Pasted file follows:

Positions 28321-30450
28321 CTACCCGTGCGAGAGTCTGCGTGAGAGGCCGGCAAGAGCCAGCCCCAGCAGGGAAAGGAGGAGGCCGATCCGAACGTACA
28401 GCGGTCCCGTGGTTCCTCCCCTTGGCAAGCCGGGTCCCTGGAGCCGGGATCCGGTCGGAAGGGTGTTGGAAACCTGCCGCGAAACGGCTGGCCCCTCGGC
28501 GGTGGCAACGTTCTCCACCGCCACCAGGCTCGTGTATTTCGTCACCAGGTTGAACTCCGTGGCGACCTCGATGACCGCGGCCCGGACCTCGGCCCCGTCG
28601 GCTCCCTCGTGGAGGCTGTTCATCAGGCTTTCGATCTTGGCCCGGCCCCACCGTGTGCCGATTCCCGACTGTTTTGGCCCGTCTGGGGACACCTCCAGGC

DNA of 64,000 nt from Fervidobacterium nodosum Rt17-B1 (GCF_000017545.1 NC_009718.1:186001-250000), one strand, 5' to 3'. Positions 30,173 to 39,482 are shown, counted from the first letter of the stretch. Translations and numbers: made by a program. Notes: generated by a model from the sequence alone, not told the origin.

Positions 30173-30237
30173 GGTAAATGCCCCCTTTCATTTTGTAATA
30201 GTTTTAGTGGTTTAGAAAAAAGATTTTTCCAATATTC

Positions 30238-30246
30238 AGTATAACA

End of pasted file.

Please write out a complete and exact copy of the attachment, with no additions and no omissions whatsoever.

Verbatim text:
Positions 28321-30450
28321 CTACCCGTGCGAGAGTCTGCGTGAGAGGCCGGCAAGAGCCAGCCCCAGCAGGGAAAGGAGGAGGCCGATCCGAACGTACA
28401 GCGGTCCCGTGGTTCCTCCCCTTGGCAAGCCGGGTCCCTGGAGCCGGGATCCGGTCGGAAGGGTGTTGGAAACCTGCCGCGAAACGGCTGGCCCCTCGGC
28501 GGTGGCAACGTTCTCCACCGCCACCAGGCTCGTGTATTTCGTCACCAGGTTGAACTCCGTGGCGACCTCGATGACCGCGGCCCGGACCTCGGCCCCGTCG
28601 GCTCCCTCGTGGAGGCTGTTCATCAGGCTTTCGATCTTGGCCCGGCCCCACCGTGTGCCGATTCCCGACTGTTTTGGCCCGTCTGGGGACACCTCCAGGC

DNA of 64,000 nt from Fervidobacterium nodosum Rt17-B1 (GCF_000017545.1 NC_009718.1:186001-250000), one strand, 5' to 3'. Positions 30,173 to 39,482 are shown, counted from the first letter of the stretch. Translations and numbers: made by a program. Notes: generated by a model from the sequence alone, not told the origin.

Positions 30173-30237
30173 GGTAAATGCCCCCTTTCATTTTGTAATA
30201 GTTTTAGTGGTTTAGAAAAAAGATTTTTCCAATATTC

Positions 30238-30246
30238 AGTATAACA